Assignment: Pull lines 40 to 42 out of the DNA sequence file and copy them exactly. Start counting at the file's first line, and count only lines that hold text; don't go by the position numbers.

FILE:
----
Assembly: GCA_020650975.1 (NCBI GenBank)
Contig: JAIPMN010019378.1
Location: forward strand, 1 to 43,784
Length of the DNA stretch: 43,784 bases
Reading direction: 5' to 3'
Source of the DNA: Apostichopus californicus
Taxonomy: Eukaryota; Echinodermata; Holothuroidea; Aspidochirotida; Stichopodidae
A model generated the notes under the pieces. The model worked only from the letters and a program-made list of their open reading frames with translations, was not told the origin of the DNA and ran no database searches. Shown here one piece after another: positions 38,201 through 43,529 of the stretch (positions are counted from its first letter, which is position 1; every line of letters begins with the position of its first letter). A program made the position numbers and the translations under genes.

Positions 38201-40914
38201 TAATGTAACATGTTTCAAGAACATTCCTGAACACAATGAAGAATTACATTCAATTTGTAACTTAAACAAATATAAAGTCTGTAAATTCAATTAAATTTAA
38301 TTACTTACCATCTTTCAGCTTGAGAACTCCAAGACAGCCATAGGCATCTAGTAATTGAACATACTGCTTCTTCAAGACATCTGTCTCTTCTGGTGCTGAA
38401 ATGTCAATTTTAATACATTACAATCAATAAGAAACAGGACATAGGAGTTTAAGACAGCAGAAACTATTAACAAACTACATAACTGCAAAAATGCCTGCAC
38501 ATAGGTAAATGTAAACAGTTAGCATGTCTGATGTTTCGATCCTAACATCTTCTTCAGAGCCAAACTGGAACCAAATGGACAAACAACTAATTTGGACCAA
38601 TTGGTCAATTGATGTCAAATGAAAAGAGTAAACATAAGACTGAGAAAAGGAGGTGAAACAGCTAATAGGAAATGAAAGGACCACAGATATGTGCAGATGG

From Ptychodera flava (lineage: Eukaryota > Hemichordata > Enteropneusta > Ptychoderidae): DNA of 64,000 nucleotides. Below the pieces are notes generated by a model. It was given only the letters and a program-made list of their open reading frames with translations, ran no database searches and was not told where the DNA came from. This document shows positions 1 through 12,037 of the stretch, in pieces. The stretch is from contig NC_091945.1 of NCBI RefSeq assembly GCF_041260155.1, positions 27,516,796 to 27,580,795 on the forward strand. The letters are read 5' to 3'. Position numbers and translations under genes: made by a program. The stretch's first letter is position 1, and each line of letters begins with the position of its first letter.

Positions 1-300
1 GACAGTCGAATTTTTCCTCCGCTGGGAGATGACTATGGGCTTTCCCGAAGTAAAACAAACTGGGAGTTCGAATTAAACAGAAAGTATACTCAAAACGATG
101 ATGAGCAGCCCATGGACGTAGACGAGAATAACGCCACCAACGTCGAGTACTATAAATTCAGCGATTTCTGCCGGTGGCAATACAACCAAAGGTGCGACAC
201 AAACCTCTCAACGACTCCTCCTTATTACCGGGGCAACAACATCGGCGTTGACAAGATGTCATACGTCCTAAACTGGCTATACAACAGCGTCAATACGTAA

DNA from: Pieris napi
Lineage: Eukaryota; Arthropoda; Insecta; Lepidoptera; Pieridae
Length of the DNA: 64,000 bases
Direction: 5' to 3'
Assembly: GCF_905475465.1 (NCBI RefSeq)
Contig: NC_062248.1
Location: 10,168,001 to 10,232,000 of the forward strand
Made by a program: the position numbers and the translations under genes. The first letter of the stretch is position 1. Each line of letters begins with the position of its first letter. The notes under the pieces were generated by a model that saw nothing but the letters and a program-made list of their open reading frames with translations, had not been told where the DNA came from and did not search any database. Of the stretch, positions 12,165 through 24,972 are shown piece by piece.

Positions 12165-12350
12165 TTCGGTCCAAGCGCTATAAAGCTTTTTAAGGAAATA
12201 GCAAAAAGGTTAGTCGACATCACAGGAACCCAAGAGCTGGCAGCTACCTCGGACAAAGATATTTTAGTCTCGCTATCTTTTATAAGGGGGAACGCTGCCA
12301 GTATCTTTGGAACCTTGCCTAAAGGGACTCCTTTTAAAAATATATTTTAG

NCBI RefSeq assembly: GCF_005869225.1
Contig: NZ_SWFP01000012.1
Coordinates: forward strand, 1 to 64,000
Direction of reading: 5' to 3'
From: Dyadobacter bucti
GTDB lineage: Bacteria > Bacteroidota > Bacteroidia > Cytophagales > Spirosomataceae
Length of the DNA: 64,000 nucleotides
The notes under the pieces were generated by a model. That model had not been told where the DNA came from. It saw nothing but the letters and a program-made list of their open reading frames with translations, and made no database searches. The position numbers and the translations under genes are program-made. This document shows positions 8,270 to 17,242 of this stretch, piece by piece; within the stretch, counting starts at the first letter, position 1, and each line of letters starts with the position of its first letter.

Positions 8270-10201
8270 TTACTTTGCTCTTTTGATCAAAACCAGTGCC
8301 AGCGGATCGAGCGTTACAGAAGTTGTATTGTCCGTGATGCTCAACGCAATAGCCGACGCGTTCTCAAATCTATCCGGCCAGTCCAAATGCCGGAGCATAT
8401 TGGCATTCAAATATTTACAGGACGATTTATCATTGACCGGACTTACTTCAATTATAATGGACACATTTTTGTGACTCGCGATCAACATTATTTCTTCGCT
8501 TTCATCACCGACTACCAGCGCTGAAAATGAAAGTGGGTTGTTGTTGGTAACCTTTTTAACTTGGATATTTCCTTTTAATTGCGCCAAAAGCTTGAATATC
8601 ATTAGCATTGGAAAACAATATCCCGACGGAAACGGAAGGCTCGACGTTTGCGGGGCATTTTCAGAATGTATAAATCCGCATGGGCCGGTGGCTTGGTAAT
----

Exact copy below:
Positions 8270-10201
8270 TTACTTTGCTCTTTTGATCAAAACCAGTGCC
8301 AGCGGATCGAGCGTTACAGAAGTTGTATTGTCCGTGATGCTCAACGCAATAGCCGACGCGTTCTCAAATCTATCCGGCCAGTCCAAATGCCGGAGCATAT